- Giants outfielder Aaron Rowand will be under a lot of scrutiny this spring, writes Chris Haft of MLB.com, as he looks to be the odd man out in San Francisco's crowded outfield. It won't be easy to flip him though, Haft notes, because two years and $24MM remain on his contract, and he's coming off a down year in 2010. If the Giants do move Rowand, according to Haft, their trade partner will probably ask them to eat some salary or take on a similar financial commitment in return.
- Tigers slugger Miguel Cabrera made his on-field debut at Spring Training on Friday, writes Jason Beck of MLB.com. His arrival, of course, was delayed by last week's arrest for allegedly driving under the influence and resisting arrest. Cabrera is facing the proverbial two-strike count with respect to his off-field travails, writes Steve Henson of Yahoo! Sports: If Cabrera slips up again, he will likely face serious repercussions from Major League Baseball.
- Orioles right-hander Alfredo Simon is no longer facing a civil suit after he was a suspect in a fatal shooting in his native Dominican Republic on New Year's Eve, but, per a Santo Domingo prosecutor, an investigation is ongoing and Simon has been denied bail, according to the Baltimore Sun. Prosecutors have till April 9 to file formal charges that could lead to a trial.
- The Mets' $25MM loan from MLB may be the most damning indication of their financial woes, says Rosenthal in an audio clip. Rosenthal also finds it curious that MLB loaned the cash to the Mets but denied the Dodgers' request to borrow $200MM from FOX, as was reported by Bill Shaikin of the Los Angeles Times. "It's a simple question of fairness," says Rosenthal.
In the aftermath of Miguel Cabrera's DUI arrest late Wednesday night, his second alcohol-related arrest in the last 17 months, Tigers GM Dave Dombrowski told ESPN's Jayson Stark (on Twitter) that "right now there's no language that can void [his contract], and we're not trying to do that." Two days ago we heard that some executives believed Detroit would try to make the contract non-guaranteed as a result of the incident.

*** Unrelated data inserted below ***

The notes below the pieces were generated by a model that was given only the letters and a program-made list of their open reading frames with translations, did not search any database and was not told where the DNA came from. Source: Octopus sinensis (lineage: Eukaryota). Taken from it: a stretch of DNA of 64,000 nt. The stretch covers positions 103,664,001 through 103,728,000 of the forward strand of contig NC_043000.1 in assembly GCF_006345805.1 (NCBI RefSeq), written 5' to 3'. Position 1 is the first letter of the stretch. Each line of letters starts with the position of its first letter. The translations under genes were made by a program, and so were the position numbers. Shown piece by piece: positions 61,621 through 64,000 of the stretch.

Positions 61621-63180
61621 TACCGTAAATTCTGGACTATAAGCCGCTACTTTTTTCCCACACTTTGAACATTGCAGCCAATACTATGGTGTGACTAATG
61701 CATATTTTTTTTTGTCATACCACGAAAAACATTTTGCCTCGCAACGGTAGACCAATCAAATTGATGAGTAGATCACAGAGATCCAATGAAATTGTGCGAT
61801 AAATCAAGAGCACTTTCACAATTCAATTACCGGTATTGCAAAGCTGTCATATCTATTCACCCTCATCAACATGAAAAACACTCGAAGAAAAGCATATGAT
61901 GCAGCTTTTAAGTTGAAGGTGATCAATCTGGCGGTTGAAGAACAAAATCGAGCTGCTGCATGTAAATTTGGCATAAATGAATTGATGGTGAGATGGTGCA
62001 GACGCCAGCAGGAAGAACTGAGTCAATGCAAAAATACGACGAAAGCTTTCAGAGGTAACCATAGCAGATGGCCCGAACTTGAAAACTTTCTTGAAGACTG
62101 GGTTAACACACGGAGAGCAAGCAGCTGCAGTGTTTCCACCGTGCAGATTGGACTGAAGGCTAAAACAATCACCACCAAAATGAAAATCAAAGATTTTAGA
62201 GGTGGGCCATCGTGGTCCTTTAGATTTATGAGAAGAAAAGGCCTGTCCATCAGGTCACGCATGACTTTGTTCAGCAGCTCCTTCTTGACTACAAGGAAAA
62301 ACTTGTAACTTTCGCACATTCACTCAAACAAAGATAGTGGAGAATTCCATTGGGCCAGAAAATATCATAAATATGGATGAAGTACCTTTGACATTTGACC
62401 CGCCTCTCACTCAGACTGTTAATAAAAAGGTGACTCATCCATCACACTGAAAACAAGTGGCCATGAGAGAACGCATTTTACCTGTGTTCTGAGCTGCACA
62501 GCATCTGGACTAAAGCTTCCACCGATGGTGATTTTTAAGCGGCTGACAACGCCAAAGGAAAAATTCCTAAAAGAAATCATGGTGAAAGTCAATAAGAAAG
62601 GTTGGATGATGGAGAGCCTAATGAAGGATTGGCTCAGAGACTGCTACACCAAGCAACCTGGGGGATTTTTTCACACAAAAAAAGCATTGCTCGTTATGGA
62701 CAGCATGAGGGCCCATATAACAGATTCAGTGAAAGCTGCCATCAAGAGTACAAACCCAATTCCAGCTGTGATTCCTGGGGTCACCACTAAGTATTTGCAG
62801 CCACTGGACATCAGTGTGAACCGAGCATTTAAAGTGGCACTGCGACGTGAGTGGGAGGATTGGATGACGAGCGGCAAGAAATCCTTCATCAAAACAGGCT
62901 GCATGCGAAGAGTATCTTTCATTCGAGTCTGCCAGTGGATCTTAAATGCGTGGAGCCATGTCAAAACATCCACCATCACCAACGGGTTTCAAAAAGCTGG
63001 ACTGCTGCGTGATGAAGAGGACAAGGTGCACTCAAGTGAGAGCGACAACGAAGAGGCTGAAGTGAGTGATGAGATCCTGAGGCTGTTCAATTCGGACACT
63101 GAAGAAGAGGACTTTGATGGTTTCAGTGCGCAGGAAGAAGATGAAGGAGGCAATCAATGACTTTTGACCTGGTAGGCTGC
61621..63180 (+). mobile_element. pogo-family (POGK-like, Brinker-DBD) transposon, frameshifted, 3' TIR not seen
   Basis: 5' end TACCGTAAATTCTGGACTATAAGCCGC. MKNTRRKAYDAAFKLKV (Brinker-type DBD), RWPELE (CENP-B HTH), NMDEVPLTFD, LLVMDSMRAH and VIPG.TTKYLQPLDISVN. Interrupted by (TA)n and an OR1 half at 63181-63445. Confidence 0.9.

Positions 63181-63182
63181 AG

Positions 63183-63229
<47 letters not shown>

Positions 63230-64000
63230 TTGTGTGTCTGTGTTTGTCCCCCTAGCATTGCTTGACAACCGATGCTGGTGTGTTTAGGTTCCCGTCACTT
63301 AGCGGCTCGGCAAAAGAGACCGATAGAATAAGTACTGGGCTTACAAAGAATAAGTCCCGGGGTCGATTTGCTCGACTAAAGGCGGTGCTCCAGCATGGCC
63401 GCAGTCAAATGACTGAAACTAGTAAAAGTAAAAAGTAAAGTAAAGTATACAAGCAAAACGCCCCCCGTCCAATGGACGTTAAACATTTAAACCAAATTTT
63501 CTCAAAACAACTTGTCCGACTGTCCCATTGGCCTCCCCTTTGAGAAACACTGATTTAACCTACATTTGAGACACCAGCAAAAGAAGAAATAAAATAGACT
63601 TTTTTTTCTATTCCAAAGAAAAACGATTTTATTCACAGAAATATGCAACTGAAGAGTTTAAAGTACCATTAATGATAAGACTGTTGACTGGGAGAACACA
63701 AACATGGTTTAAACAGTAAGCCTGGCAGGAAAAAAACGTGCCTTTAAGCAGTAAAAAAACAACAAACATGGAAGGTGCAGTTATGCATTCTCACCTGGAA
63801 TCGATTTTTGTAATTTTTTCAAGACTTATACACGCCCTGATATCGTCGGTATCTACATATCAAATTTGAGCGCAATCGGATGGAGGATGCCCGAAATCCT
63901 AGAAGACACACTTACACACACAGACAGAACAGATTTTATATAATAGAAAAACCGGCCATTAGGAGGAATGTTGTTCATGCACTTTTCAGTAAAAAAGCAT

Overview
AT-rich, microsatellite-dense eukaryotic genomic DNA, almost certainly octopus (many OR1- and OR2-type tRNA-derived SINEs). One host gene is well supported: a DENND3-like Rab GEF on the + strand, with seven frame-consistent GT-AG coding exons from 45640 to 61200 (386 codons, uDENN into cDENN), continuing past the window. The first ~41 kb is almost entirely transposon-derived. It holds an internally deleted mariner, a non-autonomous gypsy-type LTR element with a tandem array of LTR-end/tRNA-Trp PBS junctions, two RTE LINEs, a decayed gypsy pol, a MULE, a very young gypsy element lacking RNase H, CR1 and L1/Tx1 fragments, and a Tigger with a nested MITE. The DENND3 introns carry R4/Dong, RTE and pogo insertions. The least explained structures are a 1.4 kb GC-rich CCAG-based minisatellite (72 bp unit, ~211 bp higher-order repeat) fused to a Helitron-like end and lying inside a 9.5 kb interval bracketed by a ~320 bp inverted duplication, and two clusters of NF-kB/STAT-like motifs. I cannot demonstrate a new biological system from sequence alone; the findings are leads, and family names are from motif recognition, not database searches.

Cabrera, 28 in April, signed an eight-year, $152.3MM contract extension before the 2008 season, not long after the trade that brought him to Detroit and before he ever played an official game for them. There are still five years and $106MM left on the deal, between $20MM and $22MM annually through 2015. It was the fifth richest contract in baseball history at the time it was signed.
Despite his off-the-field troubles, Cabrera is one of the game's premier sluggers, hitting .328/.420/.622 with career highs in doubles (45) and homers (38) last season. He's hit .317/.392/.558 in his seven full seasons, and his 247 homers before age 28 are the 12th most all-time.
Dombrowski told Tom Gage of The Detroit News and SI.com's Jon Heyman that he'd be surprised if MLB sanctioned Cabrera in any way, though his star first baseman will miss the start of camp to be evaluated by doctors (Twitter links). The absence is not expected to spill over into the regular season.
Here are a few items of note for Feb. 17, the day on which Wally Pipp was born 118 years ago.
- The Orioles will hold a press conference for Vladimir Guerrero on Friday, tweets Enrique Rojas of ESPNDeportes.com, so it's safe to assume that he passed his physical earlier this week and that his one-year deal is now official.
- The Cardinals at some point offered Albert Pujols a nine-year contract extension worth more than $200MM, tweets Jon Heyman of SI.com. To this point, the value of St. Louis' offer has been consistently around the $200MM range, but the length has been less clear.
- Tigers slugger Miguel Cabrera, arrested in Florida late Wednesday night and charged with DUI and resisting arrest, will not likely face jail time, writes Jon Paul Morosi of FOXSports.com, who spoke to a "leading criminal defense attorney." Whether Cabrera will enter a treatment program at this time remains unclear, Morosi notes.
Some thoughts and details on contracts around the game…
- Some executives in baseball wonder if the Tigers will try to make Miguel Cabrera's contract non-guaranteed, according to ESPN.com's Buster Olney (Twitter links). The first baseman, who was arrested and charged with driving under the influence last night, has five years and $106MM remaining on his long-term deal with the Tigers. The Mets unsuccessfully attempted to convert Francisco Rodriguez's contract into a non-guaranteed deal after his legal trouble in 2010.
- Pedro Feliz can opt out of his deal and become a free agent if he isn't on the Royals' Opening Day roster, according to Bob Dutton of the Kansas City Star. Alternatively, he can go to the minors for $75K.
- Russell Branyan has a similar clause in his deal with the Diamondbacks, according to Nick Piecoro of the Arizona Republic (Twitter link).